Quiet sun → reduced magnetic and thermal flux = reduced solar wind → geomagnetic shield drops → galactic cosmic ray flux → more low-level clouds and more snow → more albedo effect (more heat reflected) → colder climate
Active sun → enhanced magnetic and thermal flux = solar wind → geomagnetic shield response → less low-level clouds → less albedo (less heat reflected) → warmer climate
That is how the bulk of climate change might work, coupled with (modulated by) sunspot peak frequency there are cycles of global warming and cooling like waves in the ocean. When the waves are closely spaced, the planets warm; when the waves are spaced farther apart, the planets cool.
Using a box of air in a Copenhagen lab, physicists traced the growth of clusters of molecules of the kind that build cloud condensation nuclei. These are specks of sulphuric acid on which cloud droplets form. High-energy particles driven through the laboratory ceiling by exploded stars far away in the Galaxy - the cosmic rays - liberate electrons in the air, which help the molecular clusters to form much faster than climate scientists have modeled in the atmosphere. That may explain the link between cosmic rays, cloudiness and climate change.
The ultimate cause of the solar magnetic cycle may be cyclicity in the Sun-Jupiter centre of gravity. We await more on that. In addition, although the post 60s warming period is over, it has allowed the principal green house gas, water vapour, to kick in with humidity, clouds, rain and snow depending on where you live to provide the negative feedback that scientists use to explain the existence of complex life on Earth for 550 million years. The planet heats and cools naturally and our gasses are the thermostat. Check the web site of the Danish National Space Center.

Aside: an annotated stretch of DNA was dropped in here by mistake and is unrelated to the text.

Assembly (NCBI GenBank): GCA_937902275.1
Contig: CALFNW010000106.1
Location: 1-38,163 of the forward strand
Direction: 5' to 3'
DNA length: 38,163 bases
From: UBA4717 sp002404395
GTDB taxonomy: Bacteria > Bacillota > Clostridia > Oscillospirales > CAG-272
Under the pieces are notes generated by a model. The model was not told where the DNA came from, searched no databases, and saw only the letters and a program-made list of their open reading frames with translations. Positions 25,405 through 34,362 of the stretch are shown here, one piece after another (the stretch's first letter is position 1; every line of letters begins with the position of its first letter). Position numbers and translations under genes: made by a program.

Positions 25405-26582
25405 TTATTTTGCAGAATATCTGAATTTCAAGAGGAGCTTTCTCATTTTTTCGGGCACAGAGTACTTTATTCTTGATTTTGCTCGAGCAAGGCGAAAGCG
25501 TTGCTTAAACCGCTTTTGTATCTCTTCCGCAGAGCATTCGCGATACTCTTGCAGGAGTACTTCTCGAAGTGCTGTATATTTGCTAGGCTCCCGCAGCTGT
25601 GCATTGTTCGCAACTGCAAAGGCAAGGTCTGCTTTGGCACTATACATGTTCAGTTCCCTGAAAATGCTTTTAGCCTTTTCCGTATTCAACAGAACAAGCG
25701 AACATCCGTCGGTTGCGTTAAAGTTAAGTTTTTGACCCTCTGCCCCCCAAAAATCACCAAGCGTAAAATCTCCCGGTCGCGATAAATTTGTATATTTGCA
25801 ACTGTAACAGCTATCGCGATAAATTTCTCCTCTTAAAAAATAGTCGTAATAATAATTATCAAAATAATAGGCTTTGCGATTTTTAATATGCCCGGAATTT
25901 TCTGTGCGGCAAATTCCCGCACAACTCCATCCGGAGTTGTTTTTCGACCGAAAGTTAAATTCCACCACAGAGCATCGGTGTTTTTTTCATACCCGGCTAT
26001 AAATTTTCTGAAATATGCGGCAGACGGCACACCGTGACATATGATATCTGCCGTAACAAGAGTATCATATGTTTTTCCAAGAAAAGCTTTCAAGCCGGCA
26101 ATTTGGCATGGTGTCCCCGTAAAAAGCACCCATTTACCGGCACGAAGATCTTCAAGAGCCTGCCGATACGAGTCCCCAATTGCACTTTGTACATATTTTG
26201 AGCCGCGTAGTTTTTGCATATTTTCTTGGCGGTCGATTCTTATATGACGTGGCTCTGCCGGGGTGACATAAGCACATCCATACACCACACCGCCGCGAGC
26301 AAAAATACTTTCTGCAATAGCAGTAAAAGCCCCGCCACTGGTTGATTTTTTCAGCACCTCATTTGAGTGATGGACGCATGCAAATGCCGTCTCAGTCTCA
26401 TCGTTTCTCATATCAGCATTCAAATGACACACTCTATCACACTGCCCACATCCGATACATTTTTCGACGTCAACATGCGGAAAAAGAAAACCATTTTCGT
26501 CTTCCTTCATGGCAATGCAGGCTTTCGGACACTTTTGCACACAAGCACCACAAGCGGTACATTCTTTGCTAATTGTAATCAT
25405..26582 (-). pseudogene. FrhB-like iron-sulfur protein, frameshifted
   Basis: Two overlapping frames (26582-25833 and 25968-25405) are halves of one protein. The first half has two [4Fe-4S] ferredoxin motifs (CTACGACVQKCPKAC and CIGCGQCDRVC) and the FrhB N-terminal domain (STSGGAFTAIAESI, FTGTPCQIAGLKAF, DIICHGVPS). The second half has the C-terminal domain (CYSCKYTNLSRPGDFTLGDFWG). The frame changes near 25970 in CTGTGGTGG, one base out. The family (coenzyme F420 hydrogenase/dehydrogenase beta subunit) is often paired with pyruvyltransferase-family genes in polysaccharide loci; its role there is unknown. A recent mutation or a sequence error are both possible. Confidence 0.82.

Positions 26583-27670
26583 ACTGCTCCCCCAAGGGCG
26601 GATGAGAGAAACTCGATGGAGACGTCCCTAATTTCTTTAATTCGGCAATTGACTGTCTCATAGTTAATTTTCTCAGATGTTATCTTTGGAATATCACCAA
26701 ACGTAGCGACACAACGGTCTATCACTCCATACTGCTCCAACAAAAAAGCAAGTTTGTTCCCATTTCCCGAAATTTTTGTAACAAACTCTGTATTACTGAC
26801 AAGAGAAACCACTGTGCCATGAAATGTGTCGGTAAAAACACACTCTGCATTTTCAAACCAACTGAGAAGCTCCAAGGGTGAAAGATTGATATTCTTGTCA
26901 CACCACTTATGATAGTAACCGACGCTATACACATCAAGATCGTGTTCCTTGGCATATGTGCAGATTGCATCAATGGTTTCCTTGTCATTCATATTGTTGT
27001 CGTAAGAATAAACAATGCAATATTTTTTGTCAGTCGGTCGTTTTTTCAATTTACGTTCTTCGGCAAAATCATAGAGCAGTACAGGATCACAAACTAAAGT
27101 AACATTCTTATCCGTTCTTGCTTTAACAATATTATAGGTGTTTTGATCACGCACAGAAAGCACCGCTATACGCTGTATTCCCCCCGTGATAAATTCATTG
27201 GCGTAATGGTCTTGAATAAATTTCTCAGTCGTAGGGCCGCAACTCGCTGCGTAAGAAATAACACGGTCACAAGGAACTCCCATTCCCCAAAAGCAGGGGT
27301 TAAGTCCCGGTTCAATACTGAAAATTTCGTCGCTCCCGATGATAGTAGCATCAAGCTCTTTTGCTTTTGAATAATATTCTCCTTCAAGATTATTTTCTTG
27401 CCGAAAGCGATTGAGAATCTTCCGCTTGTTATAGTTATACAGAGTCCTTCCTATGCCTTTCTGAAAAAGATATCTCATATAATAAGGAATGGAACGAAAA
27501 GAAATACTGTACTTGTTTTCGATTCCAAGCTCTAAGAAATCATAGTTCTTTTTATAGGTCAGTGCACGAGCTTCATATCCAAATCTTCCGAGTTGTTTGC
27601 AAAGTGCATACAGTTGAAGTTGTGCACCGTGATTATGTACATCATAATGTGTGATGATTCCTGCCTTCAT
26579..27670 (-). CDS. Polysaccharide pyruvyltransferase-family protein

Keeping in mind that windmills are hazardous to birds, be wary of the unintended consequences of the all-knowing environmental lobby groups.

The skepTick said...

You are establishing relations among greenhouse gases without definition. What do you mean by "most important green house gas"? There is no doubt water vapor has a direct effect on GW, yet we don't calculate its global warming potential because it is so short-lived in the atmosphere and the concentration varies directly with temperature. If the bulk of our emissions was water vapor and if water vapor had a long half-life in the atmosphere, then we would treat it as a contributor to global warming.

By listing methane as the next "most important green house gas", I assume you're looking at its radiative cross-section. What you should be concerned with is its overall contribution to the global warming problem. To do that, look at the radiative forcing of each gas you're considering, which depends not only on molecular properties but also atmospheric concentration. The RF of CO2 is 1.66 W m-2, while RF for CH4 is 0.48 W m-2. These numbers are as of 2005 and there is high confidence in them. Furthermore, CO2 continues to increase while CH4 has held steady or may in fact be decreasing.

Regarding the cosmic ray flux contribution, this theory was proposed and immediately latched onto by skeptics of GW. The proof would be in the experiment. Well, the experiment has been performed. You can find a quick layman's take on it here: http://www.physorg.com/news148751093.html (which I hope to do a post on soon).